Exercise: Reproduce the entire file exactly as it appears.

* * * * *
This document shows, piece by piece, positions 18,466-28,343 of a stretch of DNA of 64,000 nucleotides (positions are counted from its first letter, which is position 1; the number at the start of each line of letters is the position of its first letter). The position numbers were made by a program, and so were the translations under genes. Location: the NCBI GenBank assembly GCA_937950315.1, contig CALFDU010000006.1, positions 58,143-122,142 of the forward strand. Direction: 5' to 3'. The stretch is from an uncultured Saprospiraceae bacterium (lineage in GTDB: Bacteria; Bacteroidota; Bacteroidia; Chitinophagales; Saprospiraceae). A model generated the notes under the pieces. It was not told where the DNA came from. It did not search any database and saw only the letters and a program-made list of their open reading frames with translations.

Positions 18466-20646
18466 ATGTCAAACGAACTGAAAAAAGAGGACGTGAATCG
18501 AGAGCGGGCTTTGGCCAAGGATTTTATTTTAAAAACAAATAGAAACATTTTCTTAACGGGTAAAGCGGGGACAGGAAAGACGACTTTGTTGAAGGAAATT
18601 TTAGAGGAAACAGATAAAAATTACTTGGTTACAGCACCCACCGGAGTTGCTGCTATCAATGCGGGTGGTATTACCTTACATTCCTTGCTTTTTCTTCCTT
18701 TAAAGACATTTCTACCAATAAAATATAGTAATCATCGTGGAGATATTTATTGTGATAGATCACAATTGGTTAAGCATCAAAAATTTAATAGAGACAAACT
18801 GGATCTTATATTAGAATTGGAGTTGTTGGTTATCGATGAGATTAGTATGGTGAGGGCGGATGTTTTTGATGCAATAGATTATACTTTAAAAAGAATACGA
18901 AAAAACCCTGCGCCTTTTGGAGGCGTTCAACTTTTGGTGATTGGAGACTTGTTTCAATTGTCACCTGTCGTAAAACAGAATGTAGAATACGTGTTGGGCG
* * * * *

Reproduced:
This document shows, piece by piece, positions 18,466-28,343 of a stretch of DNA of 64,000 nucleotides (positions are counted from its first letter, which is position 1; the number at the start of each line of letters is the position of its first letter). The position numbers were made by a program, and so were the translations under genes. Location: the NCBI GenBank assembly GCA_937950315.1, contig CALFDU010000006.1, positions 58,143-122,142 of the forward strand. Direction: 5' to 3'. The stretch is from an uncultured Saprospiraceae bacterium (lineage in GTDB: Bacteria; Bacteroidota; Bacteroidia; Chitinophagales; Saprospiraceae). A model generated the notes under the pieces. It was not told where the DNA came from. It did not search any database and saw only the letters and a program-made list of their open reading frames with translations.

Positions 18466-20646
18466 ATGTCAAACGAACTGAAAAAAGAGGACGTGAATCG
18501 AGAGCGGGCTTTGGCCAAGGATTTTATTTTAAAAACAAATAGAAACATTTTCTTAACGGGTAAAGCGGGGACAGGAAAGACGACTTTGTTGAAGGAAATT
18601 TTAGAGGAAACAGATAAAAATTACTTGGTTACAGCACCCACCGGAGTTGCTGCTATCAATGCGGGTGGTATTACCTTACATTCCTTGCTTTTTCTTCCTT
18701 TAAAGACATTTCTACCAATAAAATATAGTAATCATCGTGGAGATATTTATTGTGATAGATCACAATTGGTTAAGCATCAAAAATTTAATAGAGACAAACT
18801 GGATCTTATATTAGAATTGGAGTTGTTGGTTATCGATGAGATTAGTATGGTGAGGGCGGATGTTTTTGATGCAATAGATTATACTTTAAAAAGAATACGA
18901 AAAAACCCTGCGCCTTTTGGAGGCGTTCAACTTTTGGTGATTGGAGACTTGTTTCAATTGTCACCTGTCGTAAAACAGAATGTAGAATACGTGTTGGGCG